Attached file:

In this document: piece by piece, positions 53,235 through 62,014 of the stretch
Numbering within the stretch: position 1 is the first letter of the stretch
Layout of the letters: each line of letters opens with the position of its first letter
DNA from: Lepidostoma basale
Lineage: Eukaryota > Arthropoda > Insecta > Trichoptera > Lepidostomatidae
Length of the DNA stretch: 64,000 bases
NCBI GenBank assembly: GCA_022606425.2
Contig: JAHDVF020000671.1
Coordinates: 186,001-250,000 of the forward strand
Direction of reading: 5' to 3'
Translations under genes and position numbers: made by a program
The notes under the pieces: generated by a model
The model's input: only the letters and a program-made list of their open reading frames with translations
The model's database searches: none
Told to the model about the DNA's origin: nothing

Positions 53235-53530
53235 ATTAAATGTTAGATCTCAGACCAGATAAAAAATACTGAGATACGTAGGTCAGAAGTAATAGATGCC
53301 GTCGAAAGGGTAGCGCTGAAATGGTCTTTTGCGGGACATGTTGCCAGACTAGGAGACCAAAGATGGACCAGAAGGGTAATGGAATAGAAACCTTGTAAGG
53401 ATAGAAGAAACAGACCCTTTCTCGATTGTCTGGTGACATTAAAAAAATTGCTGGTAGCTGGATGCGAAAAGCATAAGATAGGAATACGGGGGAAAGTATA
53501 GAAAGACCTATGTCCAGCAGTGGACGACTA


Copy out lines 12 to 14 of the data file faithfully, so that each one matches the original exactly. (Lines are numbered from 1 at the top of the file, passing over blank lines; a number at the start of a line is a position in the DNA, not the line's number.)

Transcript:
The notes under the pieces: generated by a model
The model's input: only the letters and a program-made list of their open reading frames with translations
The model's database searches: none